The University of California San Francisco Medical Center has voluntarily suspended their live kidney transplant program following the death of a donor.
People in need of a kidney transplant in the Bay Area may soon find themselves out of luck. According to a report from CBS News, the University of California San Francisco Medical Center is shutting down its living-donor program that pairs people in need of a transplant with potential donors after one participant unexpectedly died.
The program was immediately suspended following a statement from the hospital that a donor had died earlier this November. An ongoing investigation has offered little insight as to the cause of the death even after six weeks. The hospital reported that the recipient of the kidney experienced no complications as a result of the transplant.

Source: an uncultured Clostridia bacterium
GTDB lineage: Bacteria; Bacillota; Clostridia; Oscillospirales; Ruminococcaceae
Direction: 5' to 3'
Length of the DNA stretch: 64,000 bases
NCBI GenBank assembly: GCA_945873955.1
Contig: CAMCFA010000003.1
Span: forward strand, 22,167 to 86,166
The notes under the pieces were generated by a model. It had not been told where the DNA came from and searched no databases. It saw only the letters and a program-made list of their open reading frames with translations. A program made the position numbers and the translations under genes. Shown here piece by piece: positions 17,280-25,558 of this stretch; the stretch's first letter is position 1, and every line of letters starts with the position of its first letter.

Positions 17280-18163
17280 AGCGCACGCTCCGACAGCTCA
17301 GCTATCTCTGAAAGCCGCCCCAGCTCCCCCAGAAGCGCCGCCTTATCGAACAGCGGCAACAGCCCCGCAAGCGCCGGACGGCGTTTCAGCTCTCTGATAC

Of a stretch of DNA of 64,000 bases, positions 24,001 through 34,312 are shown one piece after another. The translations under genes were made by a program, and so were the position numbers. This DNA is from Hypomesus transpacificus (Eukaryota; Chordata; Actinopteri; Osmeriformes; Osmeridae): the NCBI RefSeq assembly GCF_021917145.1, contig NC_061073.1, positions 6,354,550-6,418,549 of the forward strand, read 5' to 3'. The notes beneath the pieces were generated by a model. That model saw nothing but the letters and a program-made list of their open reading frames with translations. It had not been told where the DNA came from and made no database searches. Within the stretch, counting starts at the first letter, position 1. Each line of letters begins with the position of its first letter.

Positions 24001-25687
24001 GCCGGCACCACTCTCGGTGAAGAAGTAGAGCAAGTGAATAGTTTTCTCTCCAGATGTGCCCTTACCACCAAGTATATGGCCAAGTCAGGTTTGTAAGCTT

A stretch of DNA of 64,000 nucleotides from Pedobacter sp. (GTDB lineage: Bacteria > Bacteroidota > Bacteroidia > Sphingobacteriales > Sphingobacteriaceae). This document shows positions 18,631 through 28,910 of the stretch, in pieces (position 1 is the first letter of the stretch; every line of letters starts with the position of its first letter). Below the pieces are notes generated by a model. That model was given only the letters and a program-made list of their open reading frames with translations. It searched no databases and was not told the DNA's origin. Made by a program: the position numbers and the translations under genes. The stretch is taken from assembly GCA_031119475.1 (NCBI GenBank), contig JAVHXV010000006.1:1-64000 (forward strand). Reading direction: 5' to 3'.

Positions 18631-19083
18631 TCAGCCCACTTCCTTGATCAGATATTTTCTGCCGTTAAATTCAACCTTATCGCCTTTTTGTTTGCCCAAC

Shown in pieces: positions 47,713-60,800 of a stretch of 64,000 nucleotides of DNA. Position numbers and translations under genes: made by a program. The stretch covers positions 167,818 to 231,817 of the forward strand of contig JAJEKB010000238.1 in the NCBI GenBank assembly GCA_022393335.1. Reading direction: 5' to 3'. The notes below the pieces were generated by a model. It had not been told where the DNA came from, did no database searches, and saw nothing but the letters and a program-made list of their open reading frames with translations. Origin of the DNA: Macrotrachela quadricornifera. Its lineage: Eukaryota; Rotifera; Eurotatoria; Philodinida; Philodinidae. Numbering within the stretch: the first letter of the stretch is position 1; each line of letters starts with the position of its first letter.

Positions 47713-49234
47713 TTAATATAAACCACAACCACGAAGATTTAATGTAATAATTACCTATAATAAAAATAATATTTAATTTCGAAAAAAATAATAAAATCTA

According to the hospital’s statement, “The safety and well-being of our patients is our top priority, and every effort is being made to understand what happened. We are deeply saddened by this tragic event.”
The UCSF Medical Center had notified the United Network for Organ Sharing directly after the patient died in their care. The UNOS requires that a transplant program like UCSF’s be voluntarily suspended following the death of a donor in the post-operative period.
The University of California San Francisco Medical Center’s kidney transplant program is one of the biggest in the country, and carries out roughly 350 kidney transplants each year. Of these 350, roughly 150 involve a live donor. The center has performed more than 10,000 kidney transplants since 1964, and has more people on the kidney transplant wait list than any other facility in the country.
More information about the UCSF kidney transplant program can be found here.